On the ground in Puerto Rico, its about family and not politics

First lady of Puerto Rico serving food at the shelter

First lady of Puerto Rico serving food at the shelter

I live in Puerto Rico, and sometimes I think of myself as an “expat” despite that Puerto Rico is a United States territory and I do not need a VISA to live here. However the culture is completely opposite of the USA in so many wonderful ways.

When I say “wonderful ways” there are also down sides to living in Puerto Rico, and I am not implying that the USA does not have many good qualities as there are pros and cons in both places.

First lady of Puerto Rico serving food at the shelter

First lady of Puerto Rico serving food at the shelter

However after living in Puerto Rico for the last year, I have had time to consider the pros and cons and I feel more at home in Puerto Rico than in any place that I have lived in my life, and that is to say a lot as I have lived all over the USA, from Hawaii to the USVI and I have visited every state except for Alaska and I have spent a lot of time over seas.

Now after surviving in Puerto Rico post-Hurricane Maria, it is even more obvious to me what the qualities that I enjoy in Puerto Rico are. Some of these things I began to take for granted, and now I am more and more thankful for this unique culture than ever before.

For example, when we first moved to our latest home in Puerto Rico, without even knowing anyone in the neighborhood, many of our neighbors came to our home with food for our family. This was a huge relief to us as well, because we had not yet bought a stove to cook on. Having hot meals were such a huge blessing to us for the first week that we were there. Then even after that we exchanged meals with our neighbors. Post-Hurricane we are still sharing the hospitality of the Puerto Rican culture. Our neighborhood after the storm is alive with kindness and hospitality, people with no food in their storage were well fed, people that had food had those with other necessities sharing and exchanging items. There was so much of this neighborly love and everyone treats everyone like family, even the new gringo family.

There has been a lot of political back and forth between Puerto Rico and the US. The mayor of the capitol city of Puerto Rico Carmen Yulín Cruz criticized the US response to the tragedy and in turn Trump took to twitter to insult her and all Puerto Ricans so it seemed, as to imply that Puerto Ricans want the US government to do everything for them. I was taken aback with this statement and I became angry for my first time ever with Trump.  Previous to this statement I was supporting Trump in hopes that he would be better than other career politicians, but it seems like it is the same ol’ same ol’ political lip service, with a dash of insults.

Hurricane Shelter kids and clowns

Hurricane Shelter kids and clowns

What I can say about Puerto Rico is that this culture takes care of it’s own. Despite that we are a US territory with such trade tariffs as the Jones Act imposed on us and despite that this was the worst storm in the history in the Atlantic ocean, still Puerto Ricans are pulling together. We are currently staying in a refugee shelter that was setup by local jurisdictions at a community sports and recreation center. After trying and trying to get information from FEMA and the Red Cross and even visiting them in person, I could not get any help from either group. However when I found a representative from the tourist agency in Puerto Rico and she was able to give me guidance to one of the 139 shelters that have been setup in the area.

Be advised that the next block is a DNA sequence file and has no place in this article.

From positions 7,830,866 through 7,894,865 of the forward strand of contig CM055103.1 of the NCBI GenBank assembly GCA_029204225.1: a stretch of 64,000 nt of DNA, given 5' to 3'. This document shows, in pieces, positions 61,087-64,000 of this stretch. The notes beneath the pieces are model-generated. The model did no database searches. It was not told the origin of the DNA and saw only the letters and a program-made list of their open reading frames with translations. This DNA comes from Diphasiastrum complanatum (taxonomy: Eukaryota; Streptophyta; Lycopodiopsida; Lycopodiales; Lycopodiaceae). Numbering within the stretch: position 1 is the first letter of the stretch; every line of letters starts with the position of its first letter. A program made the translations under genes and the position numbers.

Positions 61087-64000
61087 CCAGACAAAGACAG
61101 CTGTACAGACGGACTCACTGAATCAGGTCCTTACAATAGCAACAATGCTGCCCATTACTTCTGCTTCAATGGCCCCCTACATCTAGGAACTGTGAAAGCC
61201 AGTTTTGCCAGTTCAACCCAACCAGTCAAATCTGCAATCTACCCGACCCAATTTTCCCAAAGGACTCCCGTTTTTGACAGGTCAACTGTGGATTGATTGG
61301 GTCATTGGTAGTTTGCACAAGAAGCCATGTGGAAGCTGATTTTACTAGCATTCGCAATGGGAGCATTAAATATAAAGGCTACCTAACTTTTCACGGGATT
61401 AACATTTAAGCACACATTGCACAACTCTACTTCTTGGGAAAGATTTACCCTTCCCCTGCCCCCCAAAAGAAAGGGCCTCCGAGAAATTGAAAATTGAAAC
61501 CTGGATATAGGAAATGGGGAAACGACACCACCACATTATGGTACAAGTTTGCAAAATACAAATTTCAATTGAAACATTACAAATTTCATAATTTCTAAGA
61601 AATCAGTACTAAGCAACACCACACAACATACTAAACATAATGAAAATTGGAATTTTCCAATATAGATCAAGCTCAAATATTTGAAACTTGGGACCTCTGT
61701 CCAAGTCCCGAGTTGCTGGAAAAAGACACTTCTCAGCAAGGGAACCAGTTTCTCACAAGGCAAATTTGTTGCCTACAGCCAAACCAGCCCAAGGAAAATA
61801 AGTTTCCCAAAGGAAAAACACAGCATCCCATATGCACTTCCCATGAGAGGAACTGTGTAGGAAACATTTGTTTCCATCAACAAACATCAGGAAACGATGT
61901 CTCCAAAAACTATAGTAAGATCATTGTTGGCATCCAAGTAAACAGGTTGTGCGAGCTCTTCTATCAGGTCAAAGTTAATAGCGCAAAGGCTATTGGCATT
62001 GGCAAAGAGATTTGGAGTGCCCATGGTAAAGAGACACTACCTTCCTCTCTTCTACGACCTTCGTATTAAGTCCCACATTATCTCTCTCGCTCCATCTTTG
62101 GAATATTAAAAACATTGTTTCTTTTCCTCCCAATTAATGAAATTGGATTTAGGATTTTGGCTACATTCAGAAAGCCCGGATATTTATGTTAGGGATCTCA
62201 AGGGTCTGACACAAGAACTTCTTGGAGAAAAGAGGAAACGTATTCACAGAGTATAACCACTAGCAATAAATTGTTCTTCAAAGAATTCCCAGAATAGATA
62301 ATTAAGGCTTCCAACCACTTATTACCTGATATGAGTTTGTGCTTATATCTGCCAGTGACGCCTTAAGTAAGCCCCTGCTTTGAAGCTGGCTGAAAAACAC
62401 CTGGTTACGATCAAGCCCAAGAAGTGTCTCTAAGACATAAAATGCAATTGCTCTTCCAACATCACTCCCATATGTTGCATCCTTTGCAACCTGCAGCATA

Beyond the help at the shelters that have been setup by the community, we simply receive a lot of love from the people here. Lots of loves and hugs from people who just want to care for their fellow neighbor.

The destruction in Puerto Rico is absolutely breath taking. I have never saw anything so tragic in my life. I watched other hurricane aftermath on the news, such as Katrina and other major hurricanes. But what I have saw on the ground was so unbelievable that I had to capture what I have saw with my drone, and nothing compares to this devestation.

It has also been misreported, lately by Trump and in the past by the main stream media that our death toll here if very low. However we know for a fact that in the town of Lajas alone that at least 100 people have died as a direct result of the storm and this is a town of only 25,000 people. There have been a lot of deaths in hospitals where supplies are running low and where power was not available.

Our communications are almost completely offline as of October 8th 2017, according to www.status.pr less than 15% of our cellular communications are online in the territory. This has caused a disconnect in the reporting of the death toll as well. We know that the death toll for the entire territory is in the hundreds if not more, but there are a lot of places inaccessible in the area at this point and it may not be fully known how many people died for weeks or months.

As our house was blown to pieces and we lost everything, we are trying to regroup. However we know what God takes away, He typically gives back in abundance. There will be good and bad things that come of this storm. Lots of tragedy that has taken place here, but in the long run it has really brought this community together and made us stronger in Puerto Rico.

Ryan Thompson

“its about family and not politics”

Videos (drone videos and on-the-ground)

UPDATE;  After writing this article, about one hour later we had the first lady of Puerto Rico visit the shelter that we are in with pizza from Dominos, as can be viewed in the photos above.  The culture here is so warm and amazing, it just gets better.  I LOVE PUERTO RICO!

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